19. The method of claim 18, wherein said hand-held portable IR spectrometer detects said infrared energy reflected according to a diffuse reflectance measurement.
Description
FIELD OF THE INVENTION

This disclosure generally relates to infrared (IR) spectroscopy measurement methods, and more particularly provides a method for performing non-destructive IR spectroscopy measurements of polymer composite materials to determine the presence or absence of embedded metallic material therein including evaluation of the condition of aircraft composite materials including interwoven wire fabric (IWWF).

BACKGROUND OF THE INVENTION

IR spectroscopy measurements may be useful for a variety of purposes including aerospace, automotive and industrial applications, as well as biological and bio-medical applications. For example, infrared (IR) radiation is readily absorbed or reflected by materials. As such, IR spectroscopy measurements may indicate a condition of a wide variety of organic as well as inorganic materials.

For example, resin-fiber composite material used in aircraft parts may degrade over time due to a variety of reasons including heat or ultraviolet (UV) light exposure, which may cause chemical degradation to a polymer structure to occur, thereby affecting the desired properties of the polymer structure including structural integrity such as strength of the composite material. In addition, resin-fiber composite material may be subjected to other sources of effect such as high intensity electrical discharges near or on the composite material such as caused by lightening strikes.

Polymer composite materials, such as resin-fiber composite materials may include embedded metal such as what is known in the art as interwoven wire fabric (IWWF) or expanded aluminum foil (EAF), which includes metal wire interwoven into the polymer composite material, which provides a degree of protection against lightening strikes near or on the material, by providing a low resistance path to diffuse the energy over a wider area.

High intensity electrical discharges, such as lightening strikes to a composite material including IWWF may result in the non-compliant properties of the IWWF within the composite material, resulting in a portion of the composite material that is non-compliant, including beyond the area of the material that is visibly struck by lightening. The missing IWWF must be replaced to provide electromagnetic event (EME) protection for the aircraft, including removing areas with IWWF loss and replacing the removed areas with good IWWF.

One non-destructive method in the prior art of ascertaining the condition of polymer composite material, such as the degree of UV or heat effect to composite materials, includes IR spectroscopy of the polymer composite material, and is outlined in U.S. Pat. No. 7,113,869, which is hereby incorporated by reference in its entirety.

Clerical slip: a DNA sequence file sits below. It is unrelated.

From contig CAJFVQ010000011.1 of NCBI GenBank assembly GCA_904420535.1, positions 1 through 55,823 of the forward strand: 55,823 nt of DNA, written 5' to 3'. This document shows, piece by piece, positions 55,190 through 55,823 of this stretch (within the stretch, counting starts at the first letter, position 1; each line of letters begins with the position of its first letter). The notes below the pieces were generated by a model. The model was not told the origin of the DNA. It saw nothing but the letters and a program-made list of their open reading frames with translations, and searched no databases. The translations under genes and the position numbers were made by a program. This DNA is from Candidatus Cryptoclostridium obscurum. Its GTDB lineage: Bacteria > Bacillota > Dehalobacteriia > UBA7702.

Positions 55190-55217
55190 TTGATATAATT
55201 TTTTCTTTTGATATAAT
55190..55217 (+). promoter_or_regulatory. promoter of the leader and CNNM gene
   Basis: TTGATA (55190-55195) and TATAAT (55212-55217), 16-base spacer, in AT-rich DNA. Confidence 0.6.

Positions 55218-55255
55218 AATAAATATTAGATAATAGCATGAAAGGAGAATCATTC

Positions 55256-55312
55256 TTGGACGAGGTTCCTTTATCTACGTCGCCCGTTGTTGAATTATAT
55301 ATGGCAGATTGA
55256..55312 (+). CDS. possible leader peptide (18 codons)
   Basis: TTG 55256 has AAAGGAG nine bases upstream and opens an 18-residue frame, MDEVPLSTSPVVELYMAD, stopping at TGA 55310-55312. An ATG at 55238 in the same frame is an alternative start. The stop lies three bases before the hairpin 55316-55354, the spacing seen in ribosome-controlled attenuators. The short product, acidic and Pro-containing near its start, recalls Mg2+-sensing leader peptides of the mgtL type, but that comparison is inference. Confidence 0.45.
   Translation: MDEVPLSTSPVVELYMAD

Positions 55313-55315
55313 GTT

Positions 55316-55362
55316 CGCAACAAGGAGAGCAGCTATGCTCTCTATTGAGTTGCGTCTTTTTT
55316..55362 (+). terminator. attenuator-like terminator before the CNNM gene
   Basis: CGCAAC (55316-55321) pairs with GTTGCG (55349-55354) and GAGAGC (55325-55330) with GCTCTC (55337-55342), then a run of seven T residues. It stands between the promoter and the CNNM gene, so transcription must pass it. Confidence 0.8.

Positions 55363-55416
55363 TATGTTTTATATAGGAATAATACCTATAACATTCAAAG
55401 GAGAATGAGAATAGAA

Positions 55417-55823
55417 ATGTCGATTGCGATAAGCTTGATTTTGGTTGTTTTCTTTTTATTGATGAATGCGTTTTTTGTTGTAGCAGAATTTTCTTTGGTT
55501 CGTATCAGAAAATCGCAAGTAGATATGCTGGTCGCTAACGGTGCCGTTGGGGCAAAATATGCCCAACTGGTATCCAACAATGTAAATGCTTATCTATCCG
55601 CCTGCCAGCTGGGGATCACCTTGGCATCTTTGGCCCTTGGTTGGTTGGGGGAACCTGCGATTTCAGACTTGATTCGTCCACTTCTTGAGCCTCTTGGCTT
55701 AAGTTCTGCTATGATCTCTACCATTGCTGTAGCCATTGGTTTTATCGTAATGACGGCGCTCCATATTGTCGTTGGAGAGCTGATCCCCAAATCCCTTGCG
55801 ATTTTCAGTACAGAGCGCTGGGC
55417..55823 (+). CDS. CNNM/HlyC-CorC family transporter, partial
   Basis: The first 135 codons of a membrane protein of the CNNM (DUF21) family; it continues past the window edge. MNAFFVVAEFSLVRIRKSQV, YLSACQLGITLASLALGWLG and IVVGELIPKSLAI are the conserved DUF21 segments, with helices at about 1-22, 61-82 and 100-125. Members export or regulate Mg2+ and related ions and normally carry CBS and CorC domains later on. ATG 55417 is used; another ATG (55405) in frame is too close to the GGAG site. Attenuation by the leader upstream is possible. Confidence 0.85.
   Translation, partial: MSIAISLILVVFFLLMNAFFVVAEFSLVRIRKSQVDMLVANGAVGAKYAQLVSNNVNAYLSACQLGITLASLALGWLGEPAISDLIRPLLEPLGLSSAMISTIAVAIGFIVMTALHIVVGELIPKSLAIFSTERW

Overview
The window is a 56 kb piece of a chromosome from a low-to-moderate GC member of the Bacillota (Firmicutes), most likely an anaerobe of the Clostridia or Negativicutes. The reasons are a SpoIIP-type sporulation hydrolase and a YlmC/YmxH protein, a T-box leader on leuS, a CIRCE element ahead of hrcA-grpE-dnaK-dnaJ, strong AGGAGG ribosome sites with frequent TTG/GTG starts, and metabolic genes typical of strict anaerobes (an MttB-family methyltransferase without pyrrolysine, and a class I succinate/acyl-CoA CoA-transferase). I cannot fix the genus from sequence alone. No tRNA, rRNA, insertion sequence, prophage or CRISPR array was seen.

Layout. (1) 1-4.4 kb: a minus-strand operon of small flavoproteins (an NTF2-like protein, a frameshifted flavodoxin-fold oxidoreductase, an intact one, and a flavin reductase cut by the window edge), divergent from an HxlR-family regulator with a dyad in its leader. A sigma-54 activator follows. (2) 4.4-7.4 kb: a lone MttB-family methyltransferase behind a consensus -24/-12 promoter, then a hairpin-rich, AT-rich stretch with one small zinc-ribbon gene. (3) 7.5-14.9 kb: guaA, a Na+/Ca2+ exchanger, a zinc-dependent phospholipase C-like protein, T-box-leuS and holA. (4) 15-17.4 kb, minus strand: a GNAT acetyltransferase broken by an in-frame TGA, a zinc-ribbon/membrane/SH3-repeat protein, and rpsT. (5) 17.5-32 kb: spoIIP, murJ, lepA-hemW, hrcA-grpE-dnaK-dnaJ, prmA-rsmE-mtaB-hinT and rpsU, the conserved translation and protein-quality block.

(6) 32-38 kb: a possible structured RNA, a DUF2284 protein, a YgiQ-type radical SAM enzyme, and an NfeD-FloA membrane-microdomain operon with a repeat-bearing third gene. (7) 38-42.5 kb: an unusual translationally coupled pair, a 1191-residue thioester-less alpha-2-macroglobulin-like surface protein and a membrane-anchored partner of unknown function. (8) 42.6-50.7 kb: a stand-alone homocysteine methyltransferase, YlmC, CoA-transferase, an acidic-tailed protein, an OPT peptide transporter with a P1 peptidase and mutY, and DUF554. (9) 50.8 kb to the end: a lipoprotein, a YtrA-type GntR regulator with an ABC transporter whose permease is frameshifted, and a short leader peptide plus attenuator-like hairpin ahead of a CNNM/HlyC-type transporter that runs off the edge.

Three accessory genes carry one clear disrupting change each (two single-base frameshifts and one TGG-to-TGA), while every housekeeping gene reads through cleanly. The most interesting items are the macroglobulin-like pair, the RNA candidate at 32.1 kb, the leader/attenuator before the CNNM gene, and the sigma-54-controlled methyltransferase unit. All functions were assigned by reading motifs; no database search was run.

Other non-destructive methods in the prior art include using IR spectroscopy to determine the amount of a chromated conversion coating on a metallic substrate (U.S. Pat. No. 6,794,631), determining the amount of an anodized coating on a metallic substrate, (U.S. Pat. No. 6,784,431), determining an amount of opaque coating on a substrate (U.S. Pat. No. 6,903,339), and determining an amount of heat exposure effect to a resin-fiber composite substrate (U.S. Pat. No. 7,115,869), all of which are fully incorporated herein by reference.

None of the above methods and associated devices, however, disclose a method that is suitable for performing IR spectroscopy to detect the presence or absence of embedded (integral) metallic material in a polymer composite material, and to thereby determine a degree of effect to the polymer composite material, particularly in a field environment, such as in aircraft maintenance.

Thus, there is a continuing need for improved IR non-destructive testing methods including a method that is suitable for performing IR spectroscopy to detect the presence or absence of embedded (integral) metallic material in a polymer composite material, and to thereby determine a degree of effect to the polymer composite material, particularly in a field environment, such as in an aircraft maintenance process.

Therefore it is an object of the invention to provide a method that is suitable for performing IR spectroscopy to detect the presence or absence of embedded (integral) metallic material in a polymer composite material, and to thereby determine a degree of effect to the polymer composite material, particularly in a field environment, such as in an aircraft maintenance process.

SUMMARY OF THE INVENTION

In one embodiment an IR spectroscopic method of determining the presence or absence of metallic material embedded in polymer material is provided, the method including An IR spectroscopic method of determining the presence or absence of metallic material embedded in polymer material including irradiating a surface of said polymer material and collecting at least one spectrum of reflected infrared energy from said surface of said over a spectrum of wavelengths including the near-infrared wherein said metallic material is at least partially absent in a affected condition; performing a multivariate comparison of said at least one spectrum with at least one reference spectrum to determine a change in reflectance of said at least one spectrum with respect to at least one reference spectrum wherein said metallic material is present in an unaffected condition; and, correlating the amount of said change in reflectance with the presence or absence of said metallic material embedded in said polymer material.

These and other objects, aspects and features of the invention will be better understood from a detailed description of the preferred embodiments of the invention which are further described below in conjunction with the accompanying Figures.

BRIEF DESCRIPTION OF THE DRAWINGS

FIG. 1 is a schematic diagram of an exemplary hand-held portable IR spectrometer suitably used to make IR spectroscopy measurements according to an embodiment of the invention.

FIG. 2A is an exemplary raw IR spectrum according to an exemplary IR Spectroscopy measurement according to an embodiment of the invention.